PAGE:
The man is literally hanging on for his life. Gradually, he loses his grip. As he plummets to his doom, he is caught by a flying being in a red and blue costume. The next thing the man knew, he had passed out. He later awakened to find Clark Kent waiting for him to tell his story. Now, the Daily Planet has the scoop on Superman's first rescue in Metropolis. The article was written by new reporter Clark Kent. This makes Lois wonder how he got the exclusive before every other news person in the city even though he had left the Planet building after Lois and Jimmy had gone.

"Maybe I'm a Superman, Miss Lane," Clark replies with a smile.

5Rating - 5 (out of 5): It was often very common for popular radio shows to make the transition to television. The Jack Benny Program and Lights Out were among such series to do so, and Robert J. Maxwell, who had produced The Adventures of Superman on radio, wanted to make sure the Man of Steel had made it to the small screen. Clayton "Bud" Collyer, who had provided the voice for a majority of the character's audio adventures, did not have the physique to play Superman, and Kirk Alyn had turned down the part for fear of being typecast after wearing the cape and tights for two successful movie serials. Thus, George Reeves was chosen to play the Last Son of Krypton.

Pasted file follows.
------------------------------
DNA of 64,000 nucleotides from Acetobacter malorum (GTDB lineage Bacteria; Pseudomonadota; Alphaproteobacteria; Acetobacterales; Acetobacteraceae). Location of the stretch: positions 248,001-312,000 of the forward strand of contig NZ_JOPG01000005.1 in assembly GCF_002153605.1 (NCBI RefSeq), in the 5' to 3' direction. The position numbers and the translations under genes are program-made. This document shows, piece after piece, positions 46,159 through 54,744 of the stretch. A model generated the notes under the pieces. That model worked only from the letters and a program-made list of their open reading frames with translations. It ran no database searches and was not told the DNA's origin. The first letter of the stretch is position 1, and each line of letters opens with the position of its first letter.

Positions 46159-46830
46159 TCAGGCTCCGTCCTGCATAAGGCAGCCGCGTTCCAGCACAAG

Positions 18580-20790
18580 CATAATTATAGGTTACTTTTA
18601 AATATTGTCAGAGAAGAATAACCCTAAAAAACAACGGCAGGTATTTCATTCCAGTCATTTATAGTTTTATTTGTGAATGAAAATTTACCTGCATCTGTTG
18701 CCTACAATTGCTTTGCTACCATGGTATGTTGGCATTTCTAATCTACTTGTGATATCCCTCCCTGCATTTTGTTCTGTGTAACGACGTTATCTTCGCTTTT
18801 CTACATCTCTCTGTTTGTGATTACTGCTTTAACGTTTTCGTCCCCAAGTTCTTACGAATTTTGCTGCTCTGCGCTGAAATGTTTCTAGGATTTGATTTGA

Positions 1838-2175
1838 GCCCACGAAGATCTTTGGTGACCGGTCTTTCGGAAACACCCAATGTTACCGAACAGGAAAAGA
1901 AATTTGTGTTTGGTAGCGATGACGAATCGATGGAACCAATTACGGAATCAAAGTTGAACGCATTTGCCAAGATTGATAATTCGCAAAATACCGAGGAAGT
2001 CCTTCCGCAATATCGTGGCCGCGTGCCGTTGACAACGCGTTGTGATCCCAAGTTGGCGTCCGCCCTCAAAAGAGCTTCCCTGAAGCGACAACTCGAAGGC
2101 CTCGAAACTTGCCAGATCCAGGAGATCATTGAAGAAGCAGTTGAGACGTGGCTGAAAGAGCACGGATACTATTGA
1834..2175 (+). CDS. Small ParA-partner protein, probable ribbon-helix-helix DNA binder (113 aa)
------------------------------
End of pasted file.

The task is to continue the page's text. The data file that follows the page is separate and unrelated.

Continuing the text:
Every person from the past seven decades has their quintessential Superman outside of the comic books. For Generation X, Christopher Reeve flew high as the alien hero. The Baby Boomers had George Reeves. Reeves had first portrayed the Man of Tomorrow in the 1951 theatrical release Superman and the Mole-Men. This lead to his playing Clark Kent and Superman in 104 TV episodes until his mysterious death in 1959. Had Reeves not met an untimely demise, he would have also directed episodes for a seventh season of The Adventures of Superman.